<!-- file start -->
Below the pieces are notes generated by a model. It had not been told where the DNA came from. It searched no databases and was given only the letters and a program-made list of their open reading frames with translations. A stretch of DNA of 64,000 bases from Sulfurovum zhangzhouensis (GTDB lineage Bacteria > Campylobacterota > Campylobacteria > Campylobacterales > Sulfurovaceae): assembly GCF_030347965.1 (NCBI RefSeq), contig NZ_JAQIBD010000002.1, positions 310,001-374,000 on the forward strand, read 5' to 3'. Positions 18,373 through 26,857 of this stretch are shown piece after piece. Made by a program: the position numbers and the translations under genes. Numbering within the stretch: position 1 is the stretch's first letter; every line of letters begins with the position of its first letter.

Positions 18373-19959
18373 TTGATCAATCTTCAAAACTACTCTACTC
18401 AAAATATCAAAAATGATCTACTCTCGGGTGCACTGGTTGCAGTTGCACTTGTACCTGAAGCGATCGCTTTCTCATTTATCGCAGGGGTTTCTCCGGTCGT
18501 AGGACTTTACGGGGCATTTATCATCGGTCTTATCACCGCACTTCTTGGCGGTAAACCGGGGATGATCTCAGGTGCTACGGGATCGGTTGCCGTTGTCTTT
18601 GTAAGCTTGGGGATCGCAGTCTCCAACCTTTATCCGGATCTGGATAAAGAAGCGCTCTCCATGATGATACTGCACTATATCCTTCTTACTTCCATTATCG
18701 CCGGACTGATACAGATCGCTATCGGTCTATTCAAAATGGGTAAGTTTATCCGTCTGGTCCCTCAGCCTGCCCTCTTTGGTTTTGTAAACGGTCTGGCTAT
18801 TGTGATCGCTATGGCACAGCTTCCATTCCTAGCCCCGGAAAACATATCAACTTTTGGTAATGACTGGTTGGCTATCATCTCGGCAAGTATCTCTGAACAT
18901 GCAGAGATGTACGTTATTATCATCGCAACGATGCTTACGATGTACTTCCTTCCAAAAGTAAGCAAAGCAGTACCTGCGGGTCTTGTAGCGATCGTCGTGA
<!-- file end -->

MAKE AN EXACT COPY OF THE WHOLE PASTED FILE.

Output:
Below the pieces are notes generated by a model. It had not been told where the DNA came from. It searched no databases and was given only the letters and a program-made list of their open reading frames with translations. A stretch of DNA of 64,000 bases from Sulfurovum zhangzhouensis (GTDB lineage Bacteria > Campylobacterota > Campylobacteria > Campylobacterales > Sulfurovaceae): assembly GCF_030347965.1 (NCBI RefSeq), contig NZ_JAQIBD010000002.1, positions 310,001-374,000 on the forward strand, read 5' to 3'. Positions 18,373 through 26,857 of this stretch are shown piece after piece. Made by a program: the position numbers and the translations under genes. Numbering within the stretch: position 1 is the stretch's first letter; every line of letters begins with the position of its first letter.

Positions 18373-19959
18373 TTGATCAATCTTCAAAACTACTCTACTC
18401 AAAATATCAAAAATGATCTACTCTCGGGTGCACTGGTTGCAGTTGCACTTGTACCTGAAGCGATCGCTTTCTCATTTATCGCAGGGGTTTCTCCGGTCGT
18501 AGGACTTTACGGGGCATTTATCATCGGTCTTATCACCGCACTTCTTGGCGGTAAACCGGGGATGATCTCAGGTGCTACGGGATCGGTTGCCGTTGTCTTT
18601 GTAAGCTTGGGGATCGCAGTCTCCAACCTTTATCCGGATCTGGATAAAGAAGCGCTCTCCATGATGATACTGCACTATATCCTTCTTACTTCCATTATCG
18701 CCGGACTGATACAGATCGCTATCGGTCTATTCAAAATGGGTAAGTTTATCCGTCTGGTCCCTCAGCCTGCCCTCTTTGGTTTTGTAAACGGTCTGGCTAT
18801 TGTGATCGCTATGGCACAGCTTCCATTCCTAGCCCCGGAAAACATATCAACTTTTGGTAATGACTGGTTGGCTATCATCTCGGCAAGTATCTCTGAACAT
18901 GCAGAGATGTACGTTATTATCATCGCAACGATGCTTACGATGTACTTCCTTCCAAAAGTAAGCAAAGCAGTACCTGCGGGTCTTGTAGCGATCGTCGTGA